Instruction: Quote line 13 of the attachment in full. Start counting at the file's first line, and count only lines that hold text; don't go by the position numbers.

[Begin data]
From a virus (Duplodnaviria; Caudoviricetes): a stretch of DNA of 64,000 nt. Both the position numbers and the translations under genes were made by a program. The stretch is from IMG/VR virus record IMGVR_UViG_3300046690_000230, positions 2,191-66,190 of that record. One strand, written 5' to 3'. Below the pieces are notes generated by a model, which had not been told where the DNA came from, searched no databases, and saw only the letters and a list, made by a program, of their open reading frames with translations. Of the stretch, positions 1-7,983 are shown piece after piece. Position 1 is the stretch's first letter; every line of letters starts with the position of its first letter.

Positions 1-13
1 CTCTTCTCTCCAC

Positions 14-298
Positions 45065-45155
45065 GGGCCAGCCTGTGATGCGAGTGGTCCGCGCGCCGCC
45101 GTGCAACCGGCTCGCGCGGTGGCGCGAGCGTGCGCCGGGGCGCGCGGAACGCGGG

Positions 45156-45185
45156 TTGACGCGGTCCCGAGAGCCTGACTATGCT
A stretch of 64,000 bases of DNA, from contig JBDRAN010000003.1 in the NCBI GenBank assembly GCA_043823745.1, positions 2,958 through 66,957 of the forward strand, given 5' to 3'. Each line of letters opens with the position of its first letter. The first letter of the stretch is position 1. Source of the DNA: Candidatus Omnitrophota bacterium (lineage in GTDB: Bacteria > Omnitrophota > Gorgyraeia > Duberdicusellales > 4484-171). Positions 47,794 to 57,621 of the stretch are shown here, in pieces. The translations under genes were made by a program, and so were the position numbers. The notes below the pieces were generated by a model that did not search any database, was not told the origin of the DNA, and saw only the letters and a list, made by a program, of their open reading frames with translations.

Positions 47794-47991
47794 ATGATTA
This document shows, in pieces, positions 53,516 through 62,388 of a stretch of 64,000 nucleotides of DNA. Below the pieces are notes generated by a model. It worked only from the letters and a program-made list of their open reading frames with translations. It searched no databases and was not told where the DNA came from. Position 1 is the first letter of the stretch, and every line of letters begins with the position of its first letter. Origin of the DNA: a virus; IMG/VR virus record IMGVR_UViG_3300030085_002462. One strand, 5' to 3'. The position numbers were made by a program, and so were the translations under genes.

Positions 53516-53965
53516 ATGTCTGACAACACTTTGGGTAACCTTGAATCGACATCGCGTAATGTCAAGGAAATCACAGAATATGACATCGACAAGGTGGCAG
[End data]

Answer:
This document shows, in pieces, positions 53,516 through 62,388 of a stretch of 64,000 nucleotides of DNA. Below the pieces are notes generated by a model. It worked only from the letters and a program-made list of their open reading frames with translations. It searched no databases and was not told where the DNA came from. Position 1 is the first letter of the stretch, and every line of letters begins with the position of its first letter. Origin of the DNA: a virus; IMG/VR virus record IMGVR_UViG_3300030085_002462. One strand, 5' to 3'. The position numbers were made by a program, and so were the translations under genes.